The Recession was Good for You

Having the right attitudes to money and a stewardship mindset is important for financial success.  The Bible contains a lot of wisdom related to this.  Recently it was reported in Time (Moneyland) that the Charles Schwab 2011 Teens & Money Survey (Please download survey PDF report) suggested, if only in some small way, the recession may have changed attitudes and knowledge about money management in young people who experienced recession in one way or another. Attitudes are more positive and constructive than it was prior to the Recession.

Highlights from the data, from the online survey of 1,132 American teens between ages of 16-18:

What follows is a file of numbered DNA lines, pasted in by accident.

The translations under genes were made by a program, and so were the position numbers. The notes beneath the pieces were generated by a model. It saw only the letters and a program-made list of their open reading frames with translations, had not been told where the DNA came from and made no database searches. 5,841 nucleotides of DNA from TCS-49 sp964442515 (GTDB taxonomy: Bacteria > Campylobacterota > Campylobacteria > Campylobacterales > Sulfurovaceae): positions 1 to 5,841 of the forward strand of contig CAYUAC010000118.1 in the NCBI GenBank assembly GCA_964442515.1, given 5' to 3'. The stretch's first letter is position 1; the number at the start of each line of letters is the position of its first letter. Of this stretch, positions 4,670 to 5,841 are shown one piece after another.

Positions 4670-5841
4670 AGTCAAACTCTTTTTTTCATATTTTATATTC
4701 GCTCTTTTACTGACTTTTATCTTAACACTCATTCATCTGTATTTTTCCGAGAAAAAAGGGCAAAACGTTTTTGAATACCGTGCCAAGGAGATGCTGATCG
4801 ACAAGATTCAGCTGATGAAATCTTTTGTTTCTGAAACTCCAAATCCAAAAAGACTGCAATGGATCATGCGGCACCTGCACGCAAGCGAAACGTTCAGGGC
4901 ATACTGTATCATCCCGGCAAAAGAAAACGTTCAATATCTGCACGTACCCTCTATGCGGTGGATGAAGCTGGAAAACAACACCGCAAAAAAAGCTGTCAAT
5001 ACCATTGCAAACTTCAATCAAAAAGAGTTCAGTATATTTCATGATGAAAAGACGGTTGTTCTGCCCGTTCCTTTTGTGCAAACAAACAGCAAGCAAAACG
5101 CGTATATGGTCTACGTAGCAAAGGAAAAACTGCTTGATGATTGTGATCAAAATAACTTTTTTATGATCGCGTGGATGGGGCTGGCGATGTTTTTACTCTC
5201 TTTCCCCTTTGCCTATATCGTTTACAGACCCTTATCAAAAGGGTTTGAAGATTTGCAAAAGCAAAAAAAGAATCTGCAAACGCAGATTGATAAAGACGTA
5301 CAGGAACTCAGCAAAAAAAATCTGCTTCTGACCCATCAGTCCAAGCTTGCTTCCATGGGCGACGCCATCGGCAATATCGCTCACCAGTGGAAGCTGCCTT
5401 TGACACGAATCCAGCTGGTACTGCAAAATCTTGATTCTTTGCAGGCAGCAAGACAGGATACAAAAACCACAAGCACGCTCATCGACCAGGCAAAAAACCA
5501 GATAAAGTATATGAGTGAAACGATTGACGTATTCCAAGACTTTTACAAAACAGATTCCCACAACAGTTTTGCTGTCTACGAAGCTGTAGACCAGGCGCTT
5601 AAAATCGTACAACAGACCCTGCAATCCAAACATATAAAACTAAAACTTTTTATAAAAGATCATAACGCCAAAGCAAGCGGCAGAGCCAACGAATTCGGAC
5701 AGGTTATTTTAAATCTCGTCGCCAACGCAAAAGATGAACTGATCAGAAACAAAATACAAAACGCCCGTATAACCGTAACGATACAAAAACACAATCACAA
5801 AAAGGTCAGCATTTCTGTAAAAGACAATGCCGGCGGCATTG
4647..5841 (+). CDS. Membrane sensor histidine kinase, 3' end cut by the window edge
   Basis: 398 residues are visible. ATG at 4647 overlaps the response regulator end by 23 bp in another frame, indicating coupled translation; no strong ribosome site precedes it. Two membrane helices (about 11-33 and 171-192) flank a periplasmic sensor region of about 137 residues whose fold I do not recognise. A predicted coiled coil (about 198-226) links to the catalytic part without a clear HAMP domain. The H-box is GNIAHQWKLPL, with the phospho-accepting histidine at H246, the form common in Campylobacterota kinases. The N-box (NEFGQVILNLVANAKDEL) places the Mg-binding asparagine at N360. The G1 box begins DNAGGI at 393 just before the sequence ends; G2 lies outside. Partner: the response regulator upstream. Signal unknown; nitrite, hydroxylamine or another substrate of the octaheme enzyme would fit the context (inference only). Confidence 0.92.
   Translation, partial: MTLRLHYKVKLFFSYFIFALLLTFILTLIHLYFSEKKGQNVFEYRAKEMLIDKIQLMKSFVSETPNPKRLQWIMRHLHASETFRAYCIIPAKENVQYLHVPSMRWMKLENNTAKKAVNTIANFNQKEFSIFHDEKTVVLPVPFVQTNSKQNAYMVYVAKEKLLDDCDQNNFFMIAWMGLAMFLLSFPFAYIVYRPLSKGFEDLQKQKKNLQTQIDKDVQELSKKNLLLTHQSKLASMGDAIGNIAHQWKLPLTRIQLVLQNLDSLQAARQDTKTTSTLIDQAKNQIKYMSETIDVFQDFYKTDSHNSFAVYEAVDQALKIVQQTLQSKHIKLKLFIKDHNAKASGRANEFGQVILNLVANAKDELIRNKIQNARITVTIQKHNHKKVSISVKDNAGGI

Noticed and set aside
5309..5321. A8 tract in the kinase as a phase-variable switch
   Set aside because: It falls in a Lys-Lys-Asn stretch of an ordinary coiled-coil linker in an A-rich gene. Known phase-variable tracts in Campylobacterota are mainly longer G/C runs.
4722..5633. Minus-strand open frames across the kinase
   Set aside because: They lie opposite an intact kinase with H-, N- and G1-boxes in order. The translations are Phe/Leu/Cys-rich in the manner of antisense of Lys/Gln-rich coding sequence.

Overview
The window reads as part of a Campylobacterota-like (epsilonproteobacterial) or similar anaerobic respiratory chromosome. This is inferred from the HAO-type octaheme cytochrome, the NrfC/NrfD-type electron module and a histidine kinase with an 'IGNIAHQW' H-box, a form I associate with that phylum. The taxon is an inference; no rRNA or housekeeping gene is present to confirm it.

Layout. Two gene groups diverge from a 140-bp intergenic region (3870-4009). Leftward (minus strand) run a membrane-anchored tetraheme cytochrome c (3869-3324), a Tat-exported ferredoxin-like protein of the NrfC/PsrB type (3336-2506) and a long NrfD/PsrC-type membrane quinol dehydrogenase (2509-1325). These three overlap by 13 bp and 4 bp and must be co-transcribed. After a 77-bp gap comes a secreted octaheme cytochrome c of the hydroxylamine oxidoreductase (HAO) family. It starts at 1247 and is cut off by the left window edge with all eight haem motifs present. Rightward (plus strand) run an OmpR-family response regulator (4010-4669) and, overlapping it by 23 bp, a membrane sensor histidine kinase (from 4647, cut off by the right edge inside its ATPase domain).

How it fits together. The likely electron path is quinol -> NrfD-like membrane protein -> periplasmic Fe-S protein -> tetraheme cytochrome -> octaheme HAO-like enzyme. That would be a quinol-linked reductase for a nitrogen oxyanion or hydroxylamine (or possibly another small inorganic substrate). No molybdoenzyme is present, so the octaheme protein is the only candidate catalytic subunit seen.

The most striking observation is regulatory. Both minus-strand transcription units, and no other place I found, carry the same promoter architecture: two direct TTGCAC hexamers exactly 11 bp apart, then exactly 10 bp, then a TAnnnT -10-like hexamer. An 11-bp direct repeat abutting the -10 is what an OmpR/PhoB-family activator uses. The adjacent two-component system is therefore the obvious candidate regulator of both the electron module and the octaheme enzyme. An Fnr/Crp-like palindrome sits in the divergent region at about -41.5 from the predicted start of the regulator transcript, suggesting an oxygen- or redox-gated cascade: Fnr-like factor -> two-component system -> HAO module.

• “93% say their family was impacted by the recession
  • “64% say they are more grateful now for what they have.”
  • “58% say they are less likely to ask for things they want.”
  • “73% say it’s important to have enough emergency savings in case times get tough.”
  • “77% describe themselves as “super savers,” and only 23% say they’re “big spenders.”

Psalm 119[67]  Before I was afflicted I went astray: but now have I kept thy word.

There are consequences for doing things our way, this includes entering cycles of loss and ultimately the demise of all hope as crashes produce anger and more rebellion – even while grace still cries out that there is a way back.   We can still find our path back to God, the Owner, who is ever seeking good stewards.  A few more words to reiterate on stewardship.

1.God supplies our needs and will not have us hungry.  He does not supply our carnal wants or wasteful excesses.